I’d love to know…what tools or practices have made a difference in your life? What is something you’re curious to try? What gets in the way when you try to consistently do something you know will benefit you? If you try this experiment with consistency with me, how did it go? Leave a comment below or send me an email to share your experience!

My thoughts on body scans as I begin this experiment…

A body scan…what does that even mean?

A body scan is basically a way to check in with various parts of our bodies.

Why would I want to do that?

Here are a few things I think I might gain from consistently doing body scans. I’m curious to see what actual benefits I experience.

It’s a way to be more present and grounded in my body. I tend to get stuck in my head. I feel more present in my life when I take the time to notice what it feels like to live in my body.

It’s a way to pay attention to what is going on for me. It’s a way to notice things that the mind might be ignoring. I often try to think about how I feel, but my body has a lot of knowledge if I’m willing to pay attention.

It might be relaxing. It is a way to take a break from everything else I’m doing and thinking. The act itself can be a way to recenter and if I become aware of tension in my body I might be able to do something to ease it.

So…how do I do a body scan?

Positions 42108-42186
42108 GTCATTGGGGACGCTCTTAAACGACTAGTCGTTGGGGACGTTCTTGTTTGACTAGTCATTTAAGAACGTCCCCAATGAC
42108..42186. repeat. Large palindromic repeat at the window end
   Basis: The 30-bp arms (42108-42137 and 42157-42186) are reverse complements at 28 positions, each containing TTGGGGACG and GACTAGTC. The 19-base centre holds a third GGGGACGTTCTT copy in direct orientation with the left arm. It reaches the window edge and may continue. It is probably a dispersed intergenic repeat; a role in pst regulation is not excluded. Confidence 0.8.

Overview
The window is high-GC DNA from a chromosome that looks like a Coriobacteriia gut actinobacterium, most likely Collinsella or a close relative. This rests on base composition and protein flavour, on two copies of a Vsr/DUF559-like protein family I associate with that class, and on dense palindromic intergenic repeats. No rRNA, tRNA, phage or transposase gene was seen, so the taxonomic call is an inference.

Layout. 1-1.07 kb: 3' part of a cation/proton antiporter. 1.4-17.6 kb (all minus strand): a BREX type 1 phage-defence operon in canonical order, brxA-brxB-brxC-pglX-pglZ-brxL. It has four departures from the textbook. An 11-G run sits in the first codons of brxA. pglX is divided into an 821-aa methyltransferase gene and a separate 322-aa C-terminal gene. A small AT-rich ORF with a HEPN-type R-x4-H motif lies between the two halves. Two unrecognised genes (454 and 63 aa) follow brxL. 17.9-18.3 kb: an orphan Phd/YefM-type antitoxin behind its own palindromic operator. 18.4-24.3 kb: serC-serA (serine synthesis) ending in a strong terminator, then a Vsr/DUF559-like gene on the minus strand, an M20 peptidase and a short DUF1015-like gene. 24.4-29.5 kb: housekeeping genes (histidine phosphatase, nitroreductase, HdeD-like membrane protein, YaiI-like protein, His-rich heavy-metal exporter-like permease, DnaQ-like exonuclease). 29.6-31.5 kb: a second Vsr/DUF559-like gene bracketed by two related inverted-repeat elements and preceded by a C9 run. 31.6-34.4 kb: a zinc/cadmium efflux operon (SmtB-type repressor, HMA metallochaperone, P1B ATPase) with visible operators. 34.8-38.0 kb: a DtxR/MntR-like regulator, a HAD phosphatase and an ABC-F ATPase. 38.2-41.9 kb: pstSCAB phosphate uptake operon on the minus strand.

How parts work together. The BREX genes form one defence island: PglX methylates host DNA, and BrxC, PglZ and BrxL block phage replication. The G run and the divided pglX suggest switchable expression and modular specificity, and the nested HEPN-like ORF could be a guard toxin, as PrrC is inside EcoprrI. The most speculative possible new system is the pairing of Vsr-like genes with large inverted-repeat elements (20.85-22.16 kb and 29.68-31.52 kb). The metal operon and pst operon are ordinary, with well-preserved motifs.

If you want a little guidance, a quick search for a guided body scan meditation will return plenty of options. A body scan can be done in only a few minutes or it can be a more lengthy exploration. You could try repeating the same meditation each day or experiment with different options.

You can start from your toes and work your way up to the crown of your head—or the opposite—giving your attention to each part of the body in turn. Notice how that part of your body is feeling and ask if it has anything to tell you. Is there a tightness or a tingling? Maybe a numbness or a dull ache? A warmth or chill?

You might also choose to focus your attention on the places in your body where you know you tend to carry tension—such as your shoulders, your jaw, the muscles around your eyes, your hips and lower back, or even your feet. What can these parts tell you about how you’re feeling and the level of stress you’re experiencing? Is there anything that would feel good to those parts of your body? Maybe you want to stretch or yawn? Maybe you feel like moving around or holding very still?

As with most things, there are likely a lot of opinions about the correct way to do a body scan. You are, of course, welcome to learn from other people’s knowledge and experience, but I’d also invite you to pay attention and approach this (or any) practice in a way that works best for you.

If you miss a day, that’s ok. You haven’t failed. You simply have an opportunity to start again.

I’m excited to see what comes from this commitment to curiosity and consistency. I hope you’ll join me in some way. I can’t wait to hear how this goes for you!